Three important characteristics of specimens and test requests:
- Urgency: May be requested routine or urgent turnaround time.
- Time dependency: Specimens degrade over time and some tests require byzantine specifications including stability, so they must be performed accordingly.
- Irreplaceability: Some specimens are difficult or impossible to replace because they were obtained:by invasive methods as part of a timed procedure through significant inconvenience to the patient
Types of Specimens
Time urinalsis is used to measure the rate at which a substance is excreted, usually over a 12 or 24-hour period. A large container is used for collection and a preservative may be required. A timed urine sample, such as a 24-hour urine collection, can be difficult for the patient to collect accurately and hard to replace.
Cerebospinal Fluid: Fluid surrounding the brain and spinal cord.
Synovial fluid: Fluid that fills the spaces between bones.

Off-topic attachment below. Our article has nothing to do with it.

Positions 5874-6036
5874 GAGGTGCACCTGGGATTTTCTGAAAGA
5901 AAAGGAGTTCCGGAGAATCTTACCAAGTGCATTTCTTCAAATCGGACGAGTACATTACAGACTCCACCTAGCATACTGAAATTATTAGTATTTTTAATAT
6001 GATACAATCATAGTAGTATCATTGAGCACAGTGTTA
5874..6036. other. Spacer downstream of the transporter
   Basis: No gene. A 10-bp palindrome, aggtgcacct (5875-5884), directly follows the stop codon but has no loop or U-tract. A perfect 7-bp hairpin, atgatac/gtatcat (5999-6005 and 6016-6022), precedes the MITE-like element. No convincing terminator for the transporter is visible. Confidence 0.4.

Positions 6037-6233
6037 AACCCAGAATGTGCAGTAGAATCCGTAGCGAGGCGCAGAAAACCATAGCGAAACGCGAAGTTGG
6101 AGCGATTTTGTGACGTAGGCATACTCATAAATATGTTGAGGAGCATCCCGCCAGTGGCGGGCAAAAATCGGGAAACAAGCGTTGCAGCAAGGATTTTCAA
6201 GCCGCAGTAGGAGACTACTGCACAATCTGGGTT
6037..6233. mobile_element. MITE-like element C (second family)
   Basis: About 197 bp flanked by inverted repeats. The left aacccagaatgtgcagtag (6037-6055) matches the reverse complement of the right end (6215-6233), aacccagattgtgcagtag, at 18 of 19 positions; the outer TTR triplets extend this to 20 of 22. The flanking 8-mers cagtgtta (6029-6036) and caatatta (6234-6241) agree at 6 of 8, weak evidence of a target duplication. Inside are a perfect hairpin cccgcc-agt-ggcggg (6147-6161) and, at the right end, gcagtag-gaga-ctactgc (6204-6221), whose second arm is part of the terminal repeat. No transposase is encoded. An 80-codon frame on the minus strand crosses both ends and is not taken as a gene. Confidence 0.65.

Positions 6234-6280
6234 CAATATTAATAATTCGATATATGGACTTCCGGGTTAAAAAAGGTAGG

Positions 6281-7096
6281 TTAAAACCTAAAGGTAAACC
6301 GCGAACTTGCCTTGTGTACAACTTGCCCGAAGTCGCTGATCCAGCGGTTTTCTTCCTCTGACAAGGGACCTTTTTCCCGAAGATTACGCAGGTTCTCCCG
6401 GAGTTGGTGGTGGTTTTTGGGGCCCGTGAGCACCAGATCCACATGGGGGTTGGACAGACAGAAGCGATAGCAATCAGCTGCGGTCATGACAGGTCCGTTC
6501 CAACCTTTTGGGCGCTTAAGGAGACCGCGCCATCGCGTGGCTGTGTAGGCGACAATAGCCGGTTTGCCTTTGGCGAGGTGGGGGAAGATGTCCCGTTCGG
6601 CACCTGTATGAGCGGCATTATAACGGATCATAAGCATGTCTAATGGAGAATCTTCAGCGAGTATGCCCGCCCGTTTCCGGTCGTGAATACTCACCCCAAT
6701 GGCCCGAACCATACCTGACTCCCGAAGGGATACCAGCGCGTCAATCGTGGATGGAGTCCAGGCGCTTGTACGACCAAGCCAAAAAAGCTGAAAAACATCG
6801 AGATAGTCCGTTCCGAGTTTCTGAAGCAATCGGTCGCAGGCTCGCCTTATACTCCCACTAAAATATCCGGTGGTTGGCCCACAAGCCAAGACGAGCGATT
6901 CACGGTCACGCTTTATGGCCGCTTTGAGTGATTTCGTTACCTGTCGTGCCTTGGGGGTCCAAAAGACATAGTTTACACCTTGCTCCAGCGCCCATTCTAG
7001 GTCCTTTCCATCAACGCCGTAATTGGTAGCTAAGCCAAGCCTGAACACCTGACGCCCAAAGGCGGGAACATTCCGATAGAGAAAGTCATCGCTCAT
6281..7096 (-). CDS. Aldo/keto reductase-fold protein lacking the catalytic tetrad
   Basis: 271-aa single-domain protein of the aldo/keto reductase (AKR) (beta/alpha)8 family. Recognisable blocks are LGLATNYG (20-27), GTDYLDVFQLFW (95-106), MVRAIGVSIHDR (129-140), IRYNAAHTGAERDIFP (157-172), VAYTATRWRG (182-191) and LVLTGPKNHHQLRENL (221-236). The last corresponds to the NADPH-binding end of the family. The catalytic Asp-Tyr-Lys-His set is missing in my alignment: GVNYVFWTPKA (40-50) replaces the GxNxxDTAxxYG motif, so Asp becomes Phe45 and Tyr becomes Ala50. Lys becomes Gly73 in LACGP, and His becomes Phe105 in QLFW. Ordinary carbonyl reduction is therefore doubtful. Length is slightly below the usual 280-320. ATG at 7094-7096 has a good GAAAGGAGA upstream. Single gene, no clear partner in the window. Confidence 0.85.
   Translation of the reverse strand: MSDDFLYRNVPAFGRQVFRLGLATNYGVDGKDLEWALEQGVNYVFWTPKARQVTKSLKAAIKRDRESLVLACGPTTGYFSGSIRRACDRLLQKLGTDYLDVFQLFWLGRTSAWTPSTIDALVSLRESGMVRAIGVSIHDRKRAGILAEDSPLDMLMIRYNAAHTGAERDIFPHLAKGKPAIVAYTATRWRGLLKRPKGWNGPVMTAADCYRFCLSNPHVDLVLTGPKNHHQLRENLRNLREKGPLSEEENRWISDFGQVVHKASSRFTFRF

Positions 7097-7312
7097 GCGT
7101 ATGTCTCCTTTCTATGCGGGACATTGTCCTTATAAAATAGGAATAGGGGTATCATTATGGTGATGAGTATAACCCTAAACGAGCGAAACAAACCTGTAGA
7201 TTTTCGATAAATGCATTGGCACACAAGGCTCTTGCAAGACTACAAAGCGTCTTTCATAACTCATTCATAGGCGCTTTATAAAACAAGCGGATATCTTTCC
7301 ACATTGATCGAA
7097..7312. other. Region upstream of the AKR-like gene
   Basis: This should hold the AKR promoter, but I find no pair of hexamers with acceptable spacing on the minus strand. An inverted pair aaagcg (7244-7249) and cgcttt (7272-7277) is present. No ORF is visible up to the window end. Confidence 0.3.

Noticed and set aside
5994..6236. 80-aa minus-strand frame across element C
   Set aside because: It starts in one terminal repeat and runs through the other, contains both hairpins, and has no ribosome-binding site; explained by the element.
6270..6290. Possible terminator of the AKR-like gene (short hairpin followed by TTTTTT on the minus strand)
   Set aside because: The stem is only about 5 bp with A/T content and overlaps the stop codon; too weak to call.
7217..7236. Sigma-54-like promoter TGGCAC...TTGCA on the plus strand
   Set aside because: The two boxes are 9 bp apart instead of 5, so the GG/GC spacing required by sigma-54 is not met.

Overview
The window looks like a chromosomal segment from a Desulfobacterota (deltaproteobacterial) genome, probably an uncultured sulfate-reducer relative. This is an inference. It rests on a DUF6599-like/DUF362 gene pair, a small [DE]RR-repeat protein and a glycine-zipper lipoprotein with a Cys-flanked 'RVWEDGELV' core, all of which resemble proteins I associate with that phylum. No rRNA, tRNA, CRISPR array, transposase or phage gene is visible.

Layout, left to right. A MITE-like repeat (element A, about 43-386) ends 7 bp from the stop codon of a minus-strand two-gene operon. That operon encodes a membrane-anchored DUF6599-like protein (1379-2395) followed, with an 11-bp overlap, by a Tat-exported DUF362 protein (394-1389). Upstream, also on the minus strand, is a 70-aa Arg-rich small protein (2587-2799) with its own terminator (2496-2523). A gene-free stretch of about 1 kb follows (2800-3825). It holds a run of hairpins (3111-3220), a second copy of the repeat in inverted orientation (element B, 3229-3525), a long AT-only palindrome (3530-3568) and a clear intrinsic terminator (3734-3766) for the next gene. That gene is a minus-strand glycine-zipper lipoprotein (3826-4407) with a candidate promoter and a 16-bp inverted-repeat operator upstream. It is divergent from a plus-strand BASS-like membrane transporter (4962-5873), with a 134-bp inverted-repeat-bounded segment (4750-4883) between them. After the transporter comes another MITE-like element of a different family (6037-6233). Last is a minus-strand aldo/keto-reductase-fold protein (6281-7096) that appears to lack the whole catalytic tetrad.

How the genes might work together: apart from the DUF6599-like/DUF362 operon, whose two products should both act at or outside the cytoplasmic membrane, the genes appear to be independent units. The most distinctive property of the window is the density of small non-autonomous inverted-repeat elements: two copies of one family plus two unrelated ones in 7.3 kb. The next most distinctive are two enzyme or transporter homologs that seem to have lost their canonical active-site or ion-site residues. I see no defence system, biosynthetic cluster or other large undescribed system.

Amniotic fluid: Fluid surrounding the fetus.
Pericardial Fluid: Fluid surrounding the heart.
Peritoneal fluid: Fluid lining the abdominal cavity.
Pleural fluid: Fluid that surrounds the lungs.
Most of the laboratory errors that injure patients happen during pre-analytic phase of testing -- specimen collection, transportation and processing. Common errors include:
- Incorrect collection container
- Mislabeling of specimens or requisitions
- Incorrect or incomplete requisitions
- Improper Storage
- Prioritization erros
- Data entry errors
- Misaliquoting of specimens
- Incorrect routing
- Incorrect storage
Protected Health Information
PHI should not be accessed or discussed outside the scope of assigned work. PHI is protected by the Health Insurance Portability and Accountability Act (HIPPA).